The issues surrounding police conduct, particularly regarding deaths of young black men, have increased awareness on the subject nationwide. As these local events point out, San Diego is far from immune from the problem.
SDPD Documents Show How Often Force is Used
NBC7 reporter Wendy Fry filed a story yesterday based on SDPD data related to force incidents based on a records request made back in November.
The department’s records are based on “self-assessment” by officers on the effectiveness of “use of force.” Not surprisingly, they tell the SDPD management force was effective 90 percent of the time. (This figure includes incidents where it was undetermined whether force was effective.)
Among other things, the NBC story says the SDPD documented 16,238 incidents in which an officer used force. These incidents in 2014 included officers pointing their firearms (1,658 times) and using a carotid restraint, otherwise known as a chokehold, 246 times.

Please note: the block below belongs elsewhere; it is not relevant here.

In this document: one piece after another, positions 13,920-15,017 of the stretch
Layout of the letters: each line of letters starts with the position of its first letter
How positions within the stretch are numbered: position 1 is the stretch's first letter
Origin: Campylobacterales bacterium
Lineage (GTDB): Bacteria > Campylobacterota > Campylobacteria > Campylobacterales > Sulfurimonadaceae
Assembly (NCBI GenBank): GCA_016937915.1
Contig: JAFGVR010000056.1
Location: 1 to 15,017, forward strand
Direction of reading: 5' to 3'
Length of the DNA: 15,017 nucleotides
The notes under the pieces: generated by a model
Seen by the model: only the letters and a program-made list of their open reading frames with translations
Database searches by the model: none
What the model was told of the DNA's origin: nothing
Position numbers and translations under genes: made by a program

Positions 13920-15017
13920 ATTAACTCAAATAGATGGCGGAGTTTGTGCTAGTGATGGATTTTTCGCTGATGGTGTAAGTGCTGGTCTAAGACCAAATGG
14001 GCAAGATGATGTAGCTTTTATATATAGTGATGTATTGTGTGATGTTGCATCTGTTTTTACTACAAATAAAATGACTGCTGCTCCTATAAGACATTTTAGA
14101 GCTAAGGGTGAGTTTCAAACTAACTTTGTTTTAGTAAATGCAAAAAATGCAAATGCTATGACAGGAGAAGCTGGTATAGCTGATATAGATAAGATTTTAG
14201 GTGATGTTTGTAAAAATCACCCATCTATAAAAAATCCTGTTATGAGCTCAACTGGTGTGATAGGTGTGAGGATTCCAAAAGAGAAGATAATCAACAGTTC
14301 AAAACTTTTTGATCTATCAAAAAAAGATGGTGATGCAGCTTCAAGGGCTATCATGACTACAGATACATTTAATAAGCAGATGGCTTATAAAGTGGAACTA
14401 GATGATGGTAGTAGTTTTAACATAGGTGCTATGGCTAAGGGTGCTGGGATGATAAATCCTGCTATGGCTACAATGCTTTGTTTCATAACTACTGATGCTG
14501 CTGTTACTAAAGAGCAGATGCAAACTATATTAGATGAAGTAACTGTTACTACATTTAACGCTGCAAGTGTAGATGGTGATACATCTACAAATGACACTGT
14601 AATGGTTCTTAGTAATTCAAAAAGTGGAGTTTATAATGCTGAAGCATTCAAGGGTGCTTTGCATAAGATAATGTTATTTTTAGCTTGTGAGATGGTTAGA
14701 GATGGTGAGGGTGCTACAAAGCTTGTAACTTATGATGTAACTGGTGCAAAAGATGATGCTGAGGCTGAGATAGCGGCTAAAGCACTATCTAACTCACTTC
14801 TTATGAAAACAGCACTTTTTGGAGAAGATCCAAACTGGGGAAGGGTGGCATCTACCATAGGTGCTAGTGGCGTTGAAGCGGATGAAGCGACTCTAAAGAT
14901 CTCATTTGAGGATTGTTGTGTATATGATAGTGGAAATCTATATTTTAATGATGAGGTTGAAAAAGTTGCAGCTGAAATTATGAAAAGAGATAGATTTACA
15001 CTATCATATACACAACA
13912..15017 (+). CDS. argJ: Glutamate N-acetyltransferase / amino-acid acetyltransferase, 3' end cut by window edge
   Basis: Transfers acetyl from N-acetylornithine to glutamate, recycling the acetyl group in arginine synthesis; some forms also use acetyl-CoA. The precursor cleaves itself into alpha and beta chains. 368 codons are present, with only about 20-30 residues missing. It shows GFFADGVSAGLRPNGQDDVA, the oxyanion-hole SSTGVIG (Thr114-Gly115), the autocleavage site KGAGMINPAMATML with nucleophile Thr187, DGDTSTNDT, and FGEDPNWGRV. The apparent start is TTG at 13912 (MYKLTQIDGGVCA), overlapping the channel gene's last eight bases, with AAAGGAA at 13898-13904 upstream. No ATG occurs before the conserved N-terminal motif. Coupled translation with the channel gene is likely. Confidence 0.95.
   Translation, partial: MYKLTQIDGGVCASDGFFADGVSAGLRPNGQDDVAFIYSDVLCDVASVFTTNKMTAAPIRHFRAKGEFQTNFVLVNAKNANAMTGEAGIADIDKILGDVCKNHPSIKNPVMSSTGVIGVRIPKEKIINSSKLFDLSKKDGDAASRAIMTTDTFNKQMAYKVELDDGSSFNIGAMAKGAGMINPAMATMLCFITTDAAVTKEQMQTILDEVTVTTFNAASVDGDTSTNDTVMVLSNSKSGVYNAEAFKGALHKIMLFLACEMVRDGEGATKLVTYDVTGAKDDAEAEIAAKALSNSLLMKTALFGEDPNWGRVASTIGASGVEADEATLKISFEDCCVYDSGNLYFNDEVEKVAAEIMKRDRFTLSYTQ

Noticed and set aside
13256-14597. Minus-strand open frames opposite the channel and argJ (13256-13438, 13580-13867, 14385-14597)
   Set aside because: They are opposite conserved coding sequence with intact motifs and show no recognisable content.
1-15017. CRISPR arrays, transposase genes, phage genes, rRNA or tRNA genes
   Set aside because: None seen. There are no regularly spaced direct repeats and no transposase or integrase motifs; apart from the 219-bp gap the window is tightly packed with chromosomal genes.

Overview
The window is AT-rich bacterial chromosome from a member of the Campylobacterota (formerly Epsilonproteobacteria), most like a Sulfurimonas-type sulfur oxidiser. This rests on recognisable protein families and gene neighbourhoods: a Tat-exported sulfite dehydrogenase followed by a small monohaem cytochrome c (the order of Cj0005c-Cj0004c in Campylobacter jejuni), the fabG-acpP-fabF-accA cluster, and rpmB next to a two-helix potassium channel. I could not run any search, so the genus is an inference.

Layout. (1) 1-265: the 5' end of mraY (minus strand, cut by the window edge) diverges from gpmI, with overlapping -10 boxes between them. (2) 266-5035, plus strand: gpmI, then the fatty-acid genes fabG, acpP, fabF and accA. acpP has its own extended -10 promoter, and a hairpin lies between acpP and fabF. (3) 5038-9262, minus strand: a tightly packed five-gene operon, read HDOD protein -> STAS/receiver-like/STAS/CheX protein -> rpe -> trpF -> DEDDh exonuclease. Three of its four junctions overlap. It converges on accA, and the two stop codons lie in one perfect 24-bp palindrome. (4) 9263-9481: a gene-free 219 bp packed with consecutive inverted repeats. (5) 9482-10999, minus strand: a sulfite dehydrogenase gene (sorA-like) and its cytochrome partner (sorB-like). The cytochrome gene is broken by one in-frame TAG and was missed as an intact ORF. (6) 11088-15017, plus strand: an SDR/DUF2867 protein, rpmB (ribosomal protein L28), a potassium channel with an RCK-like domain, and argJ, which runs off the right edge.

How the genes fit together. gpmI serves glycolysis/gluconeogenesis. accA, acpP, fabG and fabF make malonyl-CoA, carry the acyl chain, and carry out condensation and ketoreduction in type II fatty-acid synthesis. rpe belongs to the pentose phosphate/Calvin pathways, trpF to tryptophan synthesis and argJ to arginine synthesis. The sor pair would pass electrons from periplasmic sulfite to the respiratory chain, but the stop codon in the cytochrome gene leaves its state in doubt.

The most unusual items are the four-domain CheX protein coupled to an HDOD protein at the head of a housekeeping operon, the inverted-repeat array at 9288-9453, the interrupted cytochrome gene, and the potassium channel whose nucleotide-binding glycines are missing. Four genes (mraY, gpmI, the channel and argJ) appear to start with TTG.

As a matter of context, it should be pointed out that the SDPD responds to about half a million calls annually.
Here’s what I thought was the most troubling part of the story:
NBC 7 also found that SDPD has nearly twice as many officer-involved shootings than any other city, out of more than 40 mid-size cities surveyed. The 25 officer-involved shootings in San Diego for 2012, 2013 and most of 2014 involved at least 12 fatalities.
The police departments with the next highest figures for officer-involved shootings were Dallas Police Department, which had 12 total, and Fort Worth Police Department with 14 in the same years.
SDPD had no response to questions about those figures.
There continue to be troubling reports about SDPD conduct even as Chief Shelly Zimmerman has mounted a full-court public relations push.
The entity tasked with processing citizen complaints, the Citizens’ Review Board on Police Practices (CRB), which is limited to scrutinizing the department’s Internal Affairs reviews of complaints. The 23 member volunteer group has no power to compel testimony, obtain documents and its findings are often ignored by the department.